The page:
After the label and personnel upheavals of last Autumn, MIRRORS regrouped as a trio and made a welcome return with a starker sound. While this new material perhaps lacked the immediacy of their ‘Lights & Offerings’ debut, songs like ‘Between Four Walls’ and ‘Dust’ captured a depth of mood that grew with each listen. MIRRORS off-shoot LOVELIFE decamped to make their fortune in New York and unveiled a promising number in ‘Brave Face’ which crossed OMD with HARD-FI.

Sweden proved its prowess with COMPUTE who beefed up her sound for second EP ‘The Distance’ while IAMAMIWHOAMI took her mysterious audio visual experience into the physical album arena for the first time with ‘Kin’ where the enigmatic electronic soundtrack stood up on its own. Just down the road, there was the RAMMSTEIN reincarnated as DEPECHE MODE menace of TITANS.

Electro crooners JULIAN & MARINA showcased their lounge crooner synthpop with a cover of a Hollywood-era Elvis number ‘A House That Has Everything’ and DAYBEHAVIOR released their third album ‘Follow That Car!’ after a year’s delay.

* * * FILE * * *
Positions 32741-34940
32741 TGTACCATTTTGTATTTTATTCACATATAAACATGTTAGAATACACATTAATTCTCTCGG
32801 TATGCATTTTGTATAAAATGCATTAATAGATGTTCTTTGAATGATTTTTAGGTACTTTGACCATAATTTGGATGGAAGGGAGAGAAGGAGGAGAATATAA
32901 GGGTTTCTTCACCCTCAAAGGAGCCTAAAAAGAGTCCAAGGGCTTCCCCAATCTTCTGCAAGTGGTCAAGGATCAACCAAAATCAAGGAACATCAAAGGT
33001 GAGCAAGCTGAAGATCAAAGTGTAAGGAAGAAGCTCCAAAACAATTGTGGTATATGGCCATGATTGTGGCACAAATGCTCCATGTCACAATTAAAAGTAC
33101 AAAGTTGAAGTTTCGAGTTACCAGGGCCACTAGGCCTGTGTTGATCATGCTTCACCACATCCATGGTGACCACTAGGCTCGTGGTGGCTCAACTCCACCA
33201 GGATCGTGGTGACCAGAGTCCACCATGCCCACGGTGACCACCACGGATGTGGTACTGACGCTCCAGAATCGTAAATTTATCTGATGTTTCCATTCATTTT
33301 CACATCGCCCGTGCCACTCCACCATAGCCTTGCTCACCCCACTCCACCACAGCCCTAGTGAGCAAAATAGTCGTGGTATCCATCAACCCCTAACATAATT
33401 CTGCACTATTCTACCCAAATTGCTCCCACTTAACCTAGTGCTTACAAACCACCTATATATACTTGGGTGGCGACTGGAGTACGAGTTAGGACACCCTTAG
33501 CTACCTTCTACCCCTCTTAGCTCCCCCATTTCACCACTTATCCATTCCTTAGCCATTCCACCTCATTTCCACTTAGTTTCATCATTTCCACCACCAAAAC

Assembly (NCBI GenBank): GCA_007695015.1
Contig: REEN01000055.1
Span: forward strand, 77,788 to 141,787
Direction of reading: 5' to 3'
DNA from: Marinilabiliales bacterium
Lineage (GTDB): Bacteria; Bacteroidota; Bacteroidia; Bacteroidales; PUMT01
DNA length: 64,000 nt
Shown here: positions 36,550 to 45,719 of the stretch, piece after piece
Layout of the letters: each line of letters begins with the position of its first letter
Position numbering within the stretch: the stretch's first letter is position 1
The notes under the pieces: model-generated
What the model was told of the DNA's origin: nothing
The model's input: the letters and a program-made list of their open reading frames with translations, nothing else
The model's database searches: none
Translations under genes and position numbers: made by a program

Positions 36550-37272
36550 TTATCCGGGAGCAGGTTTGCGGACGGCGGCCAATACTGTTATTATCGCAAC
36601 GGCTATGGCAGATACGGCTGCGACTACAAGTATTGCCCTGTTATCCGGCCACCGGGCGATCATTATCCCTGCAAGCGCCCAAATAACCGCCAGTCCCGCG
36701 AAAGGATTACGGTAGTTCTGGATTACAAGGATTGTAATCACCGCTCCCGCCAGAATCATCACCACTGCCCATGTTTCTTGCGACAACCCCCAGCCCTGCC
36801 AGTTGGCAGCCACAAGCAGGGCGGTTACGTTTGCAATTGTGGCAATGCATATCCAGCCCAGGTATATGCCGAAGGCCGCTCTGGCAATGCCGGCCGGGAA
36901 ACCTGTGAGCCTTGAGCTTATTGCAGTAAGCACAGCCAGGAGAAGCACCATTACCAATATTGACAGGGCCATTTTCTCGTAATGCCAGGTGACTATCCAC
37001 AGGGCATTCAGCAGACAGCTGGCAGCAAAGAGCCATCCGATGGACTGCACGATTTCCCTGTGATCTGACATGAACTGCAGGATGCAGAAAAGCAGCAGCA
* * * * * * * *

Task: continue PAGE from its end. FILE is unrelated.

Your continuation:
Among the best songs of 2012 was ‘Trust’ by Finland’s SIN COS TAN, a new project from VILLA NAH’s Juho Paalosmaa and ace producer Jori Hulkkonen.

The parent eponymous album was impressive too and showed once again that the Nordic region was the perfect environment for the genesis of inventive leftfield synthpop.

From across the Atlantic, Canadians CRYSTAL CASTLES and PURITY RING were the darlings of the hipster cognoscenti along with GRIMES who hit the black keys of her Juno-G and impressed with her latest album ‘Visions’. She also made a timely appearance on ‘Later With Jools Holland’ which recalled the TV debut of LITTLE BOOTS back in 2008.